Recommentunde - Still in Spain - Week of June 23 2019
it's the latest edition of
The Recommentunde Newsletter
For the week that began June 23 2019
I managed to listen to both democratic debates but don’t have much to say since I’m on vacation and just happy to have a broad array of competent, non-criminals seeking the office of the U.S. presidency. My next stops are Berlin and Prague, but meanwhile in Spain...
As Elizabeth and I were walking down a street in the Gracia neighborhood of Barcelona, I saw some graffiti on the wall which read, “La Manada somos nosotros” which translates to “We are the wolfpack.” On our first full day in Spain the Supreme Court here had ruled that a group of men who gang raped a woman at the running of the bulls, had in fact, gang raped her. They called themselves The Wolfpack (La Manada). The incident kickstarted Spain’s version of the Me Too movement leading to the largest women’s protests in the history of the country, but as this article points out, it also ushered in a right wing backlash. The rules of political physics are still at play. For every action, there will be an opposite (if not fully equal) reaction.
In fact that back and forth push and pull is getting more volatile as people around the world turn to the streets to have their voices heard by governments, both democratic and autocratic. From Hong Kong to the Czech Republic (where I’ll be in a few days) folks are going beyond the ballot box and taking to the streets. Maybe if Netflix kills that five-second auto play, we Americans will take to the streets more as well. There’s certainly ample evidence that our political process is neither representing the will of the majority nor protecting the interests of minorities.
In the meantime, you see that even when American Republicans lose in a democratic contest, they refuse to concede as these Oregon lawmakers literally fled the state to prevent a climate change bill from being passed. Vox climate reporter Dave Roberts has this harrowing Twitter thread about the likely devastating effects of conservative climate response + right wing extremism.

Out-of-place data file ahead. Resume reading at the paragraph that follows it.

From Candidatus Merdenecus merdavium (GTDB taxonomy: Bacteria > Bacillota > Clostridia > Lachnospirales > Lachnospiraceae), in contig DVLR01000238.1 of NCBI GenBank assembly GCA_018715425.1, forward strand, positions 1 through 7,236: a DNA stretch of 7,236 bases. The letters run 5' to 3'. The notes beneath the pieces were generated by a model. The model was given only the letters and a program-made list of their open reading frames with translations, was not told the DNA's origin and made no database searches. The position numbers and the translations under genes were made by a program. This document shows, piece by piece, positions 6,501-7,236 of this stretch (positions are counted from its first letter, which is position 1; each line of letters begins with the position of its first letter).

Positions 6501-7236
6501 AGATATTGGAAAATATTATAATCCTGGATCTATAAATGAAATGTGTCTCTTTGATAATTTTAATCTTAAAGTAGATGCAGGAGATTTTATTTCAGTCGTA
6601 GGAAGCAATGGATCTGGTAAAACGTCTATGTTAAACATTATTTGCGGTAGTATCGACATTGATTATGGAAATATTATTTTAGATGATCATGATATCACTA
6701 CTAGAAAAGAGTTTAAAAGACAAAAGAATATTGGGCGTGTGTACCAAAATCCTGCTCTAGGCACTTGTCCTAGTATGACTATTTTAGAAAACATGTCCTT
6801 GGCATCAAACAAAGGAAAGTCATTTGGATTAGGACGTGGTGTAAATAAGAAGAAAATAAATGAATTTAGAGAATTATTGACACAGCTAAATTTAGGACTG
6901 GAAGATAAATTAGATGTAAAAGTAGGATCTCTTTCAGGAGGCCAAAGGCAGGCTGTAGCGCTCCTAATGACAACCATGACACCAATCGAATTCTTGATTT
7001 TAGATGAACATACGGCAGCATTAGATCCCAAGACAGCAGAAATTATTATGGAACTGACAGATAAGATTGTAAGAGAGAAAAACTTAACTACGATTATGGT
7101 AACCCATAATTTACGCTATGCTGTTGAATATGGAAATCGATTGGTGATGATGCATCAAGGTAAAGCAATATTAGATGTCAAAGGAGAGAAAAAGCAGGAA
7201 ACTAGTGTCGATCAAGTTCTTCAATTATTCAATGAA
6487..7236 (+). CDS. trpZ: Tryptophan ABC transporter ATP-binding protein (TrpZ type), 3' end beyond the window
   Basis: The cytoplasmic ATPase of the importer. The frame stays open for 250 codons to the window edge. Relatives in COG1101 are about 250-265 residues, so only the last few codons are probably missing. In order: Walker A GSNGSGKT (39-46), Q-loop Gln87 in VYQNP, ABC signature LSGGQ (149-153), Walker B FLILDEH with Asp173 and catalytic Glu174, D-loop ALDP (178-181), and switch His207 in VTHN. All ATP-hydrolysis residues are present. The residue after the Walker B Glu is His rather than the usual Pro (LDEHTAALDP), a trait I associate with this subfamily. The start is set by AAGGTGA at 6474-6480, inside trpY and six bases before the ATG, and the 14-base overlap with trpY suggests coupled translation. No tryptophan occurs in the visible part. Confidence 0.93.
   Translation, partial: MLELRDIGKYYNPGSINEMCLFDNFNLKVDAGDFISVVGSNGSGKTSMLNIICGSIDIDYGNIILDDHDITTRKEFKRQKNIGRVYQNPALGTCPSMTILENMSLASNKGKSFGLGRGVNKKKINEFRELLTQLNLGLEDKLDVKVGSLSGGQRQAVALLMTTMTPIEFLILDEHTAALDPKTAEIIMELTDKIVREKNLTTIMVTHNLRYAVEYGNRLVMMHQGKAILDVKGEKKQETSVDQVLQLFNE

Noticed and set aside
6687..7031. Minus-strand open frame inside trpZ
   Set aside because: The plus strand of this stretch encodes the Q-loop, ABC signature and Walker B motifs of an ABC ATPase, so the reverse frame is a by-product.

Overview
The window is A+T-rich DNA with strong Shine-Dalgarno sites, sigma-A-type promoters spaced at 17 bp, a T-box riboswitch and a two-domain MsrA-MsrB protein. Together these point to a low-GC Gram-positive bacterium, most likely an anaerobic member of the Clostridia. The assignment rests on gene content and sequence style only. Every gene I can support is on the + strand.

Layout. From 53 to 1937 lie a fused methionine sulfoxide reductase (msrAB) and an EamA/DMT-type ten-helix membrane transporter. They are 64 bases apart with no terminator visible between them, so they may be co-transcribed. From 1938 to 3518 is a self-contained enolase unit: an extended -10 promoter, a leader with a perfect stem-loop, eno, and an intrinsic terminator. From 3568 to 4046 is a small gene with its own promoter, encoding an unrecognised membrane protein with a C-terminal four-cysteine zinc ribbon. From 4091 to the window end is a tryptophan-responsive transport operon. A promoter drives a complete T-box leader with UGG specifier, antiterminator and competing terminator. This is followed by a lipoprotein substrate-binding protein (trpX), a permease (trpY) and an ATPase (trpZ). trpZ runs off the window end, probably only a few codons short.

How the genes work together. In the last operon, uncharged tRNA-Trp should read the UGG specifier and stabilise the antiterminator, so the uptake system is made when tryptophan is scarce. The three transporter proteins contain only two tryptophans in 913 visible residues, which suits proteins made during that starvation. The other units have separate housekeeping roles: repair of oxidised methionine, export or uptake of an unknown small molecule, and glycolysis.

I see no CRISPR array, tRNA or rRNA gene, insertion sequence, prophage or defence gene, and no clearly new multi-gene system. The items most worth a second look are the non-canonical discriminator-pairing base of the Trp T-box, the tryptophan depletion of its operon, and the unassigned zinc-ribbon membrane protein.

You’ve heard so many people put their faith in young people to deliver a more accepting and progressive future, but you remember that young people can be really shitty too. There is a humbling report which shows that LGBTQ acceptance among young people is on the decline. Good ideas don’t just naturally get absorbed by new generations. We gotta work, people.
But listen, you’re sick and tired of being sick and tired about the state-sanctioned mass child kidnappings happening in the name of Americans at the southern border, so you check out how you can help reunite migrant families.
You’re exhausted from the terrible news about the climate crisis, and you find some good advice in this article on how to talk to children about climate change, because relative to Planet Earth, we are all children.
You’re ready to shift from ideas expressed through words to something more sensory and uplifting. Thanks to Tricia Wang for reminding me about the dance movement work of Jon Boogz and Lil Buck in “Love Heals All Wounds.” Check the YouTube video on the homepage.
And now, here are some of my favorite inspiring speeches recently published on the internet:
Tyler Perry at the BET awards (2 minutes)
Jonny Sun: You are not alone in your loneliness | TED Talk (10 minutes)
Jon Gray: The next big thing is coming from the Bronx, again | TED Talk (10 minutes)
Suleika Jaouad: What almost dying taught me about living | TED Talk (17 minutes)
And my own TED talk is now here on YouTube where you can read some super trolly comments, yay Internet!
Finally, this past week I learned of the death of a friend who was a key member of our Harvard 1999 class and an even more central pillar of the black community in that class. Dr. Jason B. Phillips, the funniest person I had the pleasure to know, is no longer with us. His colleagues at Rutgers where he was about to defend his PhD thesis have established a foundation which you can learn about and support.
Peace and Love to you.